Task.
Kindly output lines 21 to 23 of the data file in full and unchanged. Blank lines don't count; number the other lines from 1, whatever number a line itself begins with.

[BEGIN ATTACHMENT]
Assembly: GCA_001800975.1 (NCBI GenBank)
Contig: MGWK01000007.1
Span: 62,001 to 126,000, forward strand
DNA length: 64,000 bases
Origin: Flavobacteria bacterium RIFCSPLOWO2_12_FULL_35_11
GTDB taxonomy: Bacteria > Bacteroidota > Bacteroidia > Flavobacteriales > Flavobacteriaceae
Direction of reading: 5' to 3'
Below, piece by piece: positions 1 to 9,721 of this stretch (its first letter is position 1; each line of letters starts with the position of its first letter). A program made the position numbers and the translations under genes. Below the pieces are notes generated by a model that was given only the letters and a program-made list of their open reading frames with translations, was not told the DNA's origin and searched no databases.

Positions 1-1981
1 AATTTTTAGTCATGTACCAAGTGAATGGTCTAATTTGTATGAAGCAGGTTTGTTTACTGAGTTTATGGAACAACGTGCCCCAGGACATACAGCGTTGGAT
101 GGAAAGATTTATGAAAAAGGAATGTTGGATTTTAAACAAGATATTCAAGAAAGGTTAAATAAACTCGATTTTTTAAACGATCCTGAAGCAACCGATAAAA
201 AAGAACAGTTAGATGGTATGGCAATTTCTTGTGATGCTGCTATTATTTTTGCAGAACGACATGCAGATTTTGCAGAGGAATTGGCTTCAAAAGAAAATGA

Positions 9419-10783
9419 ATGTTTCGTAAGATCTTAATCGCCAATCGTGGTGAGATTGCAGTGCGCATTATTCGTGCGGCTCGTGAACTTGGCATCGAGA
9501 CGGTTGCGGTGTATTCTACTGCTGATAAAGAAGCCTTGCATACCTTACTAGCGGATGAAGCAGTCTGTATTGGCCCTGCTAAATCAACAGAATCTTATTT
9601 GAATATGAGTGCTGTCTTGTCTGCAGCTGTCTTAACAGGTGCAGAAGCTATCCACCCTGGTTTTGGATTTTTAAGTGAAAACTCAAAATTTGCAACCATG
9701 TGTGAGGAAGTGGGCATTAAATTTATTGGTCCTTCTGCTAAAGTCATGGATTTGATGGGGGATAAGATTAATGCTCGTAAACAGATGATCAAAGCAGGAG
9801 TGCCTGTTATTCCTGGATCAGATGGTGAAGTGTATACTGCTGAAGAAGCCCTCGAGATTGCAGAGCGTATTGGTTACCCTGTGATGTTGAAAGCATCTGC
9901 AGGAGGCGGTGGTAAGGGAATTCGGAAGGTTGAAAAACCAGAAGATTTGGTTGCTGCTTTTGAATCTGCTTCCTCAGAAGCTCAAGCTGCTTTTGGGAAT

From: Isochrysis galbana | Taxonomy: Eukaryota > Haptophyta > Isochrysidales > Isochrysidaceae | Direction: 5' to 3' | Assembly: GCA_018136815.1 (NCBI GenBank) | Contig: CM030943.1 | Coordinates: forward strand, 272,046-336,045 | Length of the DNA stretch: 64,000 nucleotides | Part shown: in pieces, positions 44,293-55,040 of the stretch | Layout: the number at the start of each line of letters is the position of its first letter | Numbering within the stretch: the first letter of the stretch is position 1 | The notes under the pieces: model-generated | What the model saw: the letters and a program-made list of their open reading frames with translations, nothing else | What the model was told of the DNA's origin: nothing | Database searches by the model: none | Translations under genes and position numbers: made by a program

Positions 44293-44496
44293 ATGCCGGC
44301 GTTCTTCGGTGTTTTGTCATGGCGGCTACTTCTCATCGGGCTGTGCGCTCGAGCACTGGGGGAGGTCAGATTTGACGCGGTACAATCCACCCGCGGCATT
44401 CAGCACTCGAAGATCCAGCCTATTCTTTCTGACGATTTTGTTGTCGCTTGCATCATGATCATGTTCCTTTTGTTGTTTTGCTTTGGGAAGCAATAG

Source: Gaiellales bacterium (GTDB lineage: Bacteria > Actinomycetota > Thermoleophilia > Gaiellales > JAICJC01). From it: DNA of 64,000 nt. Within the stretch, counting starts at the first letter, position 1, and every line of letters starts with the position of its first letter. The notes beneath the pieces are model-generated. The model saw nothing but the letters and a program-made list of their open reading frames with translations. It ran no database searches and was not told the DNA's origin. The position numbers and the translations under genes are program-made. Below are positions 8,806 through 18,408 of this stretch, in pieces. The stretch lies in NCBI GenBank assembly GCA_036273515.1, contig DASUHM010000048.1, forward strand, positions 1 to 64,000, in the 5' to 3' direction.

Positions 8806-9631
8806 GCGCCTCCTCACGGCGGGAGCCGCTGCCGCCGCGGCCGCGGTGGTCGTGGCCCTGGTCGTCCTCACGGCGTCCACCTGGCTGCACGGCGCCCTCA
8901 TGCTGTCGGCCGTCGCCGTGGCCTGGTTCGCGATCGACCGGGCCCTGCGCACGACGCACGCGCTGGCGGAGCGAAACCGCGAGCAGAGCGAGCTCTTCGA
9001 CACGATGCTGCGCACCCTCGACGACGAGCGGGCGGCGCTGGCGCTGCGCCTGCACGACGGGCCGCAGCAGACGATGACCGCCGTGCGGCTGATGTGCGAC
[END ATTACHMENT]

Positions 44293-44496
44293 ATGCCGGC
44301 GTTCTTCGGTGTTTTGTCATGGCGGCTACTTCTCATCGGGCTGTGCGCTCGAGCACTGGGGGAGGTCAGATTTGACGCGGTACAATCCACCCGCGGCATT